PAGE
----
Elephants Rescue Hundreds of People From Nepal Floods
According to Reuters, the overflowing banks of the Rapti River inundated hotels and restaurants in Sauraha, stranding nearly 600 tourists.
"Some 300 guests were rescued on elephant backs and tractor trailers to [nearby] Bharatpur yesterday and the rest will be taken to safer places today," Suman Ghimire, head of a group of Sauraha hotel owners, told Reuters.
Sauraha is located near Chitwan National Park, a popular tourist destination for rhino-watching and elephant rides.
A hotel owner in Sauraha told BBC the elephants were used to bring the tourists to the nearest open road and airport.
"We are mobilizing all the resources we have to ensure that everyone is safe," Narayan Prasad Bhatta, the chief district officer of Chitwan district, also said.
Monsoon-triggered floods have killed at least 70 people and left thousands homeless in southern Nepal. Relief workers told Reuters that 26 of the country's 75 districts are submerged or have been hit by landslides. About 100,000 people have been affected by the disaster.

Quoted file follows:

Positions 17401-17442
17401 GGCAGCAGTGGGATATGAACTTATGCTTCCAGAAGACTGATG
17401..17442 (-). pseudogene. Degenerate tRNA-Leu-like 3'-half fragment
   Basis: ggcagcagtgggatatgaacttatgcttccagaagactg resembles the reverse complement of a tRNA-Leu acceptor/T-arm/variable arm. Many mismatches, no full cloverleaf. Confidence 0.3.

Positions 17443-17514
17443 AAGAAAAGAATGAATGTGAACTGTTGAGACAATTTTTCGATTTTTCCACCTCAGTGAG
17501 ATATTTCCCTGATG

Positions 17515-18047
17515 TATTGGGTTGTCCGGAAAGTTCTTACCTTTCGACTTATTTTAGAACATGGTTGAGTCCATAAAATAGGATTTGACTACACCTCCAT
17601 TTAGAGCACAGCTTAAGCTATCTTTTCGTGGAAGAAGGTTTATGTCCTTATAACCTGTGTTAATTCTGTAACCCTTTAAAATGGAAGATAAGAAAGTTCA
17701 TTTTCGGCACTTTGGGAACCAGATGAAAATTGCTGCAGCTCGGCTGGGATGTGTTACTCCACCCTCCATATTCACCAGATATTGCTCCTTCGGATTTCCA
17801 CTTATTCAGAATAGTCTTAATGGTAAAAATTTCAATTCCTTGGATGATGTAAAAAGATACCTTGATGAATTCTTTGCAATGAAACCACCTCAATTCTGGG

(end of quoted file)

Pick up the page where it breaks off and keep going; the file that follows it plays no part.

Prime Minister Sher Bahadur Deuba expressed condolences over the weekend.
"I have already instructed authorities concerned to rescue flood victims, move them to safer locations and immediately provide relief to them," he said.
Check out this GoFundMe link if you'd like to participate in relief efforts.
The move comes after regional authorities declared a state of emergency over the weekend after sightings of more than 50 bears in the town of Belushya Guba since December.
This year's letter from Bill and Melinda Gates focused on nine things that surprised them. For the Microsoft-cofounder, one thing he was surprised to learn was the massive amount of new buildings the planet should expect in the coming decades due to urban population growth.
"The number of buildings in the world is going to double by 2060. It's like we're going to build a new New York City every month for the next 40 years," he said.